Thursday, August 12, 1898
A cattle buyer went to a farmhouse in the Swago neighborhood and helloed for the good man. His wife came to the door and said, “He’s down there at that glory hole they call Buckeye. If he gits down there at them stores, he thinks he’s got to heaven.”
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There was a drummer in town the other day driving a skinny pony attached to an old rattletrap. He met a friend whom he had not seen for years, and in the course of his remarks, said: “It’s no trouble for a man to rise if he sets about it right. Look at me! Four years ago, I was nothing but a farmer. I got to teaching school and now I am a drummer.” His soul was satisfied.
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James Cassell lived and died in Pocahontas without ever being outside its boundaries. His first visit to Hunt-ersville, the county seat, was when he was over 60 years old. He was summoned as a witness, and came down with William Collins. Coll-ins saw that Cassell was immensely impressed with the village and was staring around generally. He remarked to him, “It’s a pretty big town, ain’t it?”
The old gentleman re-plied, “I’ll be fired if it ain’t the biggest town I ever seen.’
TWO FULL MOONS
There will be two full moons in August, says the Baltimore Sun; one occurring on the first day and one on the last. Full moons occur twice in the same month only once in about three years, and there will not be two full moons in one month again until 1901…
A BROKEN LEG
Wallace Blair, living on the east fork of Greenbrier River about eight miles above Van Buren Arbogast, had his leg badly broken last week. He went out to hunt a bee tree and came to the river which was too high to wade. Having an axe along, he proceeded to fell a tree across the stream. He was working in a thicket of laurel and he stood on a log. When the tree started to fall, he walked back on the log. The falling tree upset the log which caught him and crushed his leg above and below the knee. The bones protruded through the calf of his leg. He crawled through the laurel a half mile to a path in order that he might be found. There he built a fire and waited. On his way there, the protruding bones worried him, and he took his knife and sliced the muscles so that he could put the bones back. Drs. Austin and Hunter Moomau amputated the leg, and the patient has so far recovered that he can lie in bed and bless his nurses when things do not suit him.
He is a Union veteran and draws a pension. He is about 60 years of age. He came with a large family from Kentucky. He has lived in this county five years. He went to the Ohio river and journeyed upstream. When he passed Marlinton, he had a boat towed by a mule. Arriving at the head of navigation, he chose a piece of land, bought it, and has lived the life of a pioneer ever since. He has made a fine clearing.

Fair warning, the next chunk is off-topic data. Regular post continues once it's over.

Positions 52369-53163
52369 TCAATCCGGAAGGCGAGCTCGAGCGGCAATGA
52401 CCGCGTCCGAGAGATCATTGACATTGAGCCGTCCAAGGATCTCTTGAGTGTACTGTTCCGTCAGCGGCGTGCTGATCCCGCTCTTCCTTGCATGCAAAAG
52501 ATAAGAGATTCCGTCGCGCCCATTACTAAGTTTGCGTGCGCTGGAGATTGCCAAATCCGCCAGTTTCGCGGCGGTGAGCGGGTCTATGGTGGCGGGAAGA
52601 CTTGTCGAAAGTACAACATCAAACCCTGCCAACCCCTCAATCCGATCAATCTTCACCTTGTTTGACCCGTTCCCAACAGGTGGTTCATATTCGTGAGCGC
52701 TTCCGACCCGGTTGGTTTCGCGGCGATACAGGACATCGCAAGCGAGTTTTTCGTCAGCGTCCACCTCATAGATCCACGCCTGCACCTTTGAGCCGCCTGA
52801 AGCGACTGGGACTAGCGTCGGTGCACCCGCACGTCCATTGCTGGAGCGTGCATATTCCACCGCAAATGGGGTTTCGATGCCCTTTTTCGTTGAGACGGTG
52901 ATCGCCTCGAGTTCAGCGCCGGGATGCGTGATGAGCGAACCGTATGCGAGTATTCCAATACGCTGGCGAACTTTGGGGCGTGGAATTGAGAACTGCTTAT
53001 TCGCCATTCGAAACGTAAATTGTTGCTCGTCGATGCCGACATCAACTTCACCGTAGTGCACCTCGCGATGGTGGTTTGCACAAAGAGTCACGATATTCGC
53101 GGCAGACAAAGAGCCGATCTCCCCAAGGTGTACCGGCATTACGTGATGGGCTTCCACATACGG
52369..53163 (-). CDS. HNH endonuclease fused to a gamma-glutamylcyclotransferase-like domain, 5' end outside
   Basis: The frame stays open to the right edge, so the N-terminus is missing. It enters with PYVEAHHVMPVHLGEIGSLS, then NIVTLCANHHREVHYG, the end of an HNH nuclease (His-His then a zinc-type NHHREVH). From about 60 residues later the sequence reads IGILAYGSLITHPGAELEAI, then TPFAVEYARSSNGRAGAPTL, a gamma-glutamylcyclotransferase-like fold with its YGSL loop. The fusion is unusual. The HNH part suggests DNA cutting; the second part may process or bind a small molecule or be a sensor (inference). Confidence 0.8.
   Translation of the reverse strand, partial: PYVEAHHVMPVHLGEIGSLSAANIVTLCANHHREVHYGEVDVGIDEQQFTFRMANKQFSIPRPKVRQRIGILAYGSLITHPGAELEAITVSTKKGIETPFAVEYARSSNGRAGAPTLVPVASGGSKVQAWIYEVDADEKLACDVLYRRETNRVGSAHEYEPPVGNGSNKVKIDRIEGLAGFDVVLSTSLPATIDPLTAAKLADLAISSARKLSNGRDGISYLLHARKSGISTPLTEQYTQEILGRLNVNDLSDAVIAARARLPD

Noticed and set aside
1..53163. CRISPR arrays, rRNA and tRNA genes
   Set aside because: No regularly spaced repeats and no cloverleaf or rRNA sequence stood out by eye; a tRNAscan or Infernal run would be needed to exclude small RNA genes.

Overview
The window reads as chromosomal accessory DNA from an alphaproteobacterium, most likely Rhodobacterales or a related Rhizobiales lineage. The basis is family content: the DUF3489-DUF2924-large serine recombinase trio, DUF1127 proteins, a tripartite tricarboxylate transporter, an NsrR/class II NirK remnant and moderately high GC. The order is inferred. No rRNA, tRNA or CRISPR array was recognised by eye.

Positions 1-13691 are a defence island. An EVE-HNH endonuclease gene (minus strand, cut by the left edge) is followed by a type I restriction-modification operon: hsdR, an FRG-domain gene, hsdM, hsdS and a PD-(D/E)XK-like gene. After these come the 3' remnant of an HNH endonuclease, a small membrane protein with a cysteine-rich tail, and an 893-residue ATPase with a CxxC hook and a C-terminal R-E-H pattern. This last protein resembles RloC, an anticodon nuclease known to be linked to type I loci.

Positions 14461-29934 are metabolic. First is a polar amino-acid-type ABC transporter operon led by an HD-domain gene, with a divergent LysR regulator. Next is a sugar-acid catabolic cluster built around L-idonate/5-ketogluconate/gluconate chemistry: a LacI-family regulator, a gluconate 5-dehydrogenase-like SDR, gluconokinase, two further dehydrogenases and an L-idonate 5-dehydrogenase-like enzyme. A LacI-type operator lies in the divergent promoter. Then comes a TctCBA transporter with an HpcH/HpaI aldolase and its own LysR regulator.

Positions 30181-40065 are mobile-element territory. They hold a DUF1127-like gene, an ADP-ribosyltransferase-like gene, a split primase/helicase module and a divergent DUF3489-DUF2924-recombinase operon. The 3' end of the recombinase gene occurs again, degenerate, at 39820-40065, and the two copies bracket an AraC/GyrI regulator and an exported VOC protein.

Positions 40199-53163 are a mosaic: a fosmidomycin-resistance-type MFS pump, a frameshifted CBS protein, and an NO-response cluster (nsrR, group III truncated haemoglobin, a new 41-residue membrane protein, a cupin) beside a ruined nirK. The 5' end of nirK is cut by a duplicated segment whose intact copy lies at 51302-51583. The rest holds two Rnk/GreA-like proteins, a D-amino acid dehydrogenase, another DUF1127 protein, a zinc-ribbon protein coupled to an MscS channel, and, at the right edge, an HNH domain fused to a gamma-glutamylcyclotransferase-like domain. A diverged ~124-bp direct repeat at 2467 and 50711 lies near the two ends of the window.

THE HIGH TIDE
Last Wednesday, the river and creeks got high and made a flood that will be known as the big August flood of ’98. The water is just about as high as it was March 30, 1896, and the highest in 12 years.
The meteorological observer at this place reports over 7 inches of rainfall for July and over 7 inches fell the first 10 days of August. Tuesday evening at four o’clock the rain began and by the next day at noon, in twenty hours, 4.10 inches of rain had fallen and a flood was imminent…
THE BLACK BASS
One of the most interesting studies of all the fishes is the black bass, the only fish of any real importance of the Greenbrier River. At this time of the year, they are caught in considerable quantities and form no inconsiderable article of diet in the menu of many families. They succumb to the piece of fat bacon or the humble crawfish with the same readiness that they do to the artificial flies of the aristocratic fly fisher. The bass always makes it interesting for his capturer, but the fly fisher gets more for his money than those who fish in any other way. He works down the river casting the lure some fifty feet from him on the glassy surface of the river. Apparently the river is at rest and there is not a ripple on the face of the water, but suddenly the water boils around the fly and the fisherman thinks of submarine mine explosions, but it is only a strong bass that has darted at the supposed insect and turns and with his powerful tail troubles the pool.
Then the glory of subduing the bass! He fights like he’s possessed for awhile, but when he gives up, he lies as helpless in the water as if he were dead. Of course, a bass rises at times, churns the water around the fly and does not touch it. Then the line slips in home with a sickening lightness and the agony is awful…